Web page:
Many of us take it for granted that we ought to cooperate to tackle climate change. But where does this requirement come from and what does it mean for us as individuals trying to do the right thing? Although climate change does untold harm to our fellow humans and to the non-human world, no one causes it on their own and it is not the result of intentionally collective action. In the face of the current failure of institutions to confront the problem, is there
anything we can do as individuals that will leave us able to live with ourselves?
This book responds to these challenges. It makes a moral case for collective action on climate change by appealing to moralized collective self-interest, collective ability to aid, and an expanded understanding of collective responsibility for harm. It also argues that collective action is something we owe to ourselves, as moral agents, because without it we are left facing marring choices. In the absence of collective action, individuals should focus on trying to promote such action (whether
through or by bypassing existing institutions), with a supplementary duty to aid victims directly. The argument is not that we should not be cutting our own emissionsthis can be a vital part of bringing about collective action or alleviating harmbut that such `green lifestyle choices cannot
straightforwardly be defended as duties in their own right, and should not take priority over trying to bring about collective change.
Publisher: Oxford University Press
Number of pages: 272
Weight: 542 g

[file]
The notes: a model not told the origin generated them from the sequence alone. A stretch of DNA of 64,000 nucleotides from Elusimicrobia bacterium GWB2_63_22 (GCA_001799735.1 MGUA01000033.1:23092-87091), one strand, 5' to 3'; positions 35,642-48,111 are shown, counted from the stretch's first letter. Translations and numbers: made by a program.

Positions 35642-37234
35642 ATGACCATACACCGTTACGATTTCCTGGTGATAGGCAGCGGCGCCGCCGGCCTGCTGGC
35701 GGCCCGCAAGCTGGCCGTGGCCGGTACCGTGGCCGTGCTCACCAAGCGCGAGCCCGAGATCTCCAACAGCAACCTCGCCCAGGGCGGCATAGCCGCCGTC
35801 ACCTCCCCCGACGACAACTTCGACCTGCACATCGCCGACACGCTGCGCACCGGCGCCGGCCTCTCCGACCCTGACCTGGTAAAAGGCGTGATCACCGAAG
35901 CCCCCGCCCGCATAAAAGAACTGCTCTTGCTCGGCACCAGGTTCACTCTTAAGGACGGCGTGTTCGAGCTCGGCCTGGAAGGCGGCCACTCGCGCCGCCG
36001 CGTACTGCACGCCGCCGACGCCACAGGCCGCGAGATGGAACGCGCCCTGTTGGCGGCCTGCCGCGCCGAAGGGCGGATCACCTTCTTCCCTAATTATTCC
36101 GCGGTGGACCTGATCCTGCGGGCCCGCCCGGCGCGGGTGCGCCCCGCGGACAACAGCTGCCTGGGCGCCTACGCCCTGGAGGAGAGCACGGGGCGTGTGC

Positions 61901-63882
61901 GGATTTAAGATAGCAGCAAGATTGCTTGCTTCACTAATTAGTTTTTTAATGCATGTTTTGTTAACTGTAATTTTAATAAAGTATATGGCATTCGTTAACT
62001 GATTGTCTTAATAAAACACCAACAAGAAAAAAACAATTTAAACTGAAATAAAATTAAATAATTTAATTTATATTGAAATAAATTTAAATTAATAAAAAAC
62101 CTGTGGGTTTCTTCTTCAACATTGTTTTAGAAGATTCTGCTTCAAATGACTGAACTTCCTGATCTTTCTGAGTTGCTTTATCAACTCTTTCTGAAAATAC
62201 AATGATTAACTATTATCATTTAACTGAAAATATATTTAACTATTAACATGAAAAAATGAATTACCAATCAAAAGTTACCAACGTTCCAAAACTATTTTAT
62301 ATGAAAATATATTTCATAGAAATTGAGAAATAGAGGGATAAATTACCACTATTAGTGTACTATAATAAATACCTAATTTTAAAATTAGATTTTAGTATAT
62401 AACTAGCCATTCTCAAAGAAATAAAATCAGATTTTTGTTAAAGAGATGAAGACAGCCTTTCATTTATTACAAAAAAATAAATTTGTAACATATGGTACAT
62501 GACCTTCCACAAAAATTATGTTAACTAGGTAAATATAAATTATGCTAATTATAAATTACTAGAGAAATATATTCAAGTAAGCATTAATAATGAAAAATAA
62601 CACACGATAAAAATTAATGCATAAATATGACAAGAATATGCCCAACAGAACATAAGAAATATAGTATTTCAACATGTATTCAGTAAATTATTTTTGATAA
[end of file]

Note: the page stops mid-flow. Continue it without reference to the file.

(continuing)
Dimensions: 240 x 162 x 21 mm
Elizabeth Crippss book is the first detailed study of climate change from both individual and collective responsibility viewpoints ... Crippss non-intentionalist model of collectivityhood is an interesting and timely contribution to the debate. We should discuss potential, should-be collectivities in addition to existing ones to get to grips with collective responsibility properly. The book not only advances climate ethics, but also bridges the gap between the former
and social ontology, and I have no doubt that the arguments will find their way into mainstream discussions before long. * Sade Hormio, Journal of Social Ontology *
Overall, Cripps commendably reconciles the competing constructs of individual and collective agency, self-interest and altruism, and direct and indirect duties, and in the process develops an account of remedial responsibility that should be of interest to ethical theorists as well as those working in more applied "elds of normative analysis. * Steve Vanderheiden, University of Colorado at Boulder, Perspectives on Politics *
a fundamental text. * Carissa Beckwith, University of Utah, Environmental Values *